It is believed that the snowshoe was invented in Canada after local indigenous peoples observed how animals such as the Snowshoe Rabbit could move across the snow easily with their wider paws. It is, therefore, no surprise that as Whistler is a Canadian resort, snowshoe trails are in abundance and range from easy to difficult so all visitors can attempt at least one of the trails and learn the skills of more slowly moving over snowbound terrain.

What to wear

Most of the people dress similar to what they would wear if they were going snowboarding and skiing. As you will be traveling through snow, it is also advisable that the pants can either be hemmed up or tucked into the boots during snowshoeing.

What to pack

When planning to snowshoe you should pack the same as you would when hiking which means you should include enough food and drink for the day but also pack lighting in case you take longer than expected and you reach back after dark. Obviously, the backpack should also hold a first aid kit in case of emergency and as you will be crossing snow, a shovel should be attached to the outside in case of getting snowed in.


As with any other outdoor activity, safety must be your first concern and you should always let someone know where you exactly intend to go and an educated estimate of the time you should be back. Although some of the trails are monitored and patrolled, others are not and so letting someone know of your intentions is particularly important if you are venturing on one of the unmonitored trails.

There are several main areas within Whistler where snowshoe trails can be found. All of these different areas have easy, moderate and difficult snowshoe trails. There is a variety of trails for any level of experience. Examples of these trails are:

Lost Lake Park


Nature Trail – This is an ideal trail to use for a picnic as the trail involves an easy walk to the lake’s beach and back, a total of only 3.2kms there and back, perhaps affording an excellent introduction to snowshoeing.


Gypsy Drum/Tin Pants – This trail involves walking a loop and although it is a more difficult trail than the Nature Trail, it is only 2.7kms and so can be undertaken by most and those that do will be afforded the best views of the lake.


Donkey Puncher – Although this trail starts on Nature Trail, as it circles the whole lake it is both more difficult in places and longer, 5.5kms.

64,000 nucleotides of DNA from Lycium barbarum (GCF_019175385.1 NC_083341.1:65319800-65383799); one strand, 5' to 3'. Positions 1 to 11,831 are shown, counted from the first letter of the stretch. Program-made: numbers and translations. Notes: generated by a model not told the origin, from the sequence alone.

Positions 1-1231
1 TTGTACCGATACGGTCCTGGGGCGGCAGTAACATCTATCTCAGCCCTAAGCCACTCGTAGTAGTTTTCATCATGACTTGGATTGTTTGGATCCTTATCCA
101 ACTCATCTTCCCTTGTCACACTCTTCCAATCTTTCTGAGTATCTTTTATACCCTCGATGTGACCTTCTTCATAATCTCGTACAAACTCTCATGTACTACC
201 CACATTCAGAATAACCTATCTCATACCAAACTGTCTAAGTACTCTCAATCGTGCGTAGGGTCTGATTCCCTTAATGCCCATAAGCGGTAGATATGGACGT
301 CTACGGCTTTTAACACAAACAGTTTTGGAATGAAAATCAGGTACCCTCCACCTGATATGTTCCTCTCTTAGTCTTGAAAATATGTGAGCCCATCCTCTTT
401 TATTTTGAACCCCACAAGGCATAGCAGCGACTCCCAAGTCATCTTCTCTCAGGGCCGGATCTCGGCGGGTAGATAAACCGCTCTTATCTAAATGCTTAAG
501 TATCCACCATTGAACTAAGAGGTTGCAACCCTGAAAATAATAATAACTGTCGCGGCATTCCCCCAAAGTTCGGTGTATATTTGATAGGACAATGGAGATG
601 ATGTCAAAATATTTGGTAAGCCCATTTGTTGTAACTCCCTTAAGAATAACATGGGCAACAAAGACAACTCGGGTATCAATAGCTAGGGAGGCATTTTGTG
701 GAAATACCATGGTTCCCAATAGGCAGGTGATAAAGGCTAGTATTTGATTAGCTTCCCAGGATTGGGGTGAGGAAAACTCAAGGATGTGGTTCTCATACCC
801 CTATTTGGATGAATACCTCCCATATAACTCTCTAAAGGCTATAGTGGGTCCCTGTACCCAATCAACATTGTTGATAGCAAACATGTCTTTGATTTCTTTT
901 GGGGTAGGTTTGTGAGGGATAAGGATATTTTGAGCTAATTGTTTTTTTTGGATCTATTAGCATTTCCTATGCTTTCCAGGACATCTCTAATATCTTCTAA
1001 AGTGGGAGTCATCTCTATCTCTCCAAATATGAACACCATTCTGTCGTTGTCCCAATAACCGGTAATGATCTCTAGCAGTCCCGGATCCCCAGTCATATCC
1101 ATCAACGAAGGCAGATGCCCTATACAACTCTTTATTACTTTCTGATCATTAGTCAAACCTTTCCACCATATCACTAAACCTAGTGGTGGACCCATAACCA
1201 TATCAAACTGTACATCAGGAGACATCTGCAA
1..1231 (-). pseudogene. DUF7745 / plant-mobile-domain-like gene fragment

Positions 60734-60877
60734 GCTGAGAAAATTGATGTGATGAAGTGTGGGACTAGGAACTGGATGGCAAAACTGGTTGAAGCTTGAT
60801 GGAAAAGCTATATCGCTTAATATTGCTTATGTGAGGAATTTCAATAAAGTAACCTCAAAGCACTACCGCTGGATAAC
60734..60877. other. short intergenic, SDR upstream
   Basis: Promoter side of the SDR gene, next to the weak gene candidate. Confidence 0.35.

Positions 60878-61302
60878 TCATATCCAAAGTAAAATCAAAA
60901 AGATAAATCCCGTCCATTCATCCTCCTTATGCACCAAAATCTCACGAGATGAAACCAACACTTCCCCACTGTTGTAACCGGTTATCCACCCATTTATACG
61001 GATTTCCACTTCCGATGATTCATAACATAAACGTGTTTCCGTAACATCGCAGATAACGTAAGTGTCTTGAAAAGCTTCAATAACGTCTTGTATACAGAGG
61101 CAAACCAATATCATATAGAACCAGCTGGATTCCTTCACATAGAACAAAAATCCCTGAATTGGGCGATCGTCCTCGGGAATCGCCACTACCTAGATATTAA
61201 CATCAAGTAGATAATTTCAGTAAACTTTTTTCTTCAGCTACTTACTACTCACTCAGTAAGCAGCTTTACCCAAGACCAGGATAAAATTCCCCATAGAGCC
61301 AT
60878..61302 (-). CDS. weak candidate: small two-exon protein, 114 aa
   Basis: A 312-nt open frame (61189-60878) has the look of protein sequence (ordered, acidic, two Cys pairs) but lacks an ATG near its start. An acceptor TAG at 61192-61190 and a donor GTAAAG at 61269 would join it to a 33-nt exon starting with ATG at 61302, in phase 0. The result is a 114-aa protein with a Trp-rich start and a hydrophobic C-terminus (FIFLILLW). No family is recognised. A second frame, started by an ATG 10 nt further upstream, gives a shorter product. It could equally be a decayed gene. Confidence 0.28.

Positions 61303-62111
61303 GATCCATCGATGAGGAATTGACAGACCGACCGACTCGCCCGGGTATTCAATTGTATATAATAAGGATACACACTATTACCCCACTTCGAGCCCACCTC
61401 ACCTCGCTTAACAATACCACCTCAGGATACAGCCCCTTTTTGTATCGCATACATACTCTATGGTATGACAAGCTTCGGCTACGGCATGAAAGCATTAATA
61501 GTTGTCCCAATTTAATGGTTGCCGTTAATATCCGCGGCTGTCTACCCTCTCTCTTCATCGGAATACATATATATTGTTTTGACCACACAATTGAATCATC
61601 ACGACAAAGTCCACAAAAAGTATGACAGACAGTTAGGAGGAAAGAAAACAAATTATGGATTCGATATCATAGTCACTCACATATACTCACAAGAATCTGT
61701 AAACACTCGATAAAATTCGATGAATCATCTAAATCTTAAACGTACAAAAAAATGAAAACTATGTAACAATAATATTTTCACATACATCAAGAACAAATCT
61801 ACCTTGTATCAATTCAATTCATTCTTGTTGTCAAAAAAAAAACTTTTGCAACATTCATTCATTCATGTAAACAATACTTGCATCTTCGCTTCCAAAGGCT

Rainbow Mountain


Rainbow Falls: Although this is an easy trail and only 2kms long, it does afford views of the falls complete with hanging icicles but there is a bridge to traverse and as that bridge can have snow up to its railings, sometimes caution has to be taken in deciding whether to cross it or not.


Mid Flank Trail: With a one-way distance of 6.5kms, this trail offers walkers some great views of the surrounding terrain.


Rainbow Lake: This trail which offers fabulous views of the frozen lake is 16kms long and so is considered an all-day walk over varying terrains and so should also be considered a backcountry adventure and so should be packed for accordingly.



Train Wreck: Although 5kms long this is an easy trek which includes taking a suspension bridge across a roaring river. This particular trail is popular and as the car park at the start point is only small, walkers may want to consider taking available transit options to the start point.


Riverside Trail: This trail takes you down one side of the river and then after crossing the bridge, brings you back along the opposite side, a total of 5kms.


Cheakamus Lake: Including a 7kmwalk along a service road this trail is an all-day adventure covering a total of 28kms but does include some impressive views of the Coast Mountains.

Black Tusk


Real Life: this is a family-friendly trail which many think is worth the 4.9km walk in order to see some of the biggest and oldest Cedar Trees in Whistler.


Lookout Explorer: Although this trek is all uphill to the Lookout Post, after a rest at the shelter, the second half of the 3.2km trail is downhill.


Alexander Falls Explorer: This 3.5km trail will take snowshoe users to a 55-meter waterfall which freezes in colder weather and so can offer visitors a surreal experience.

Resource: The Whistler Insider

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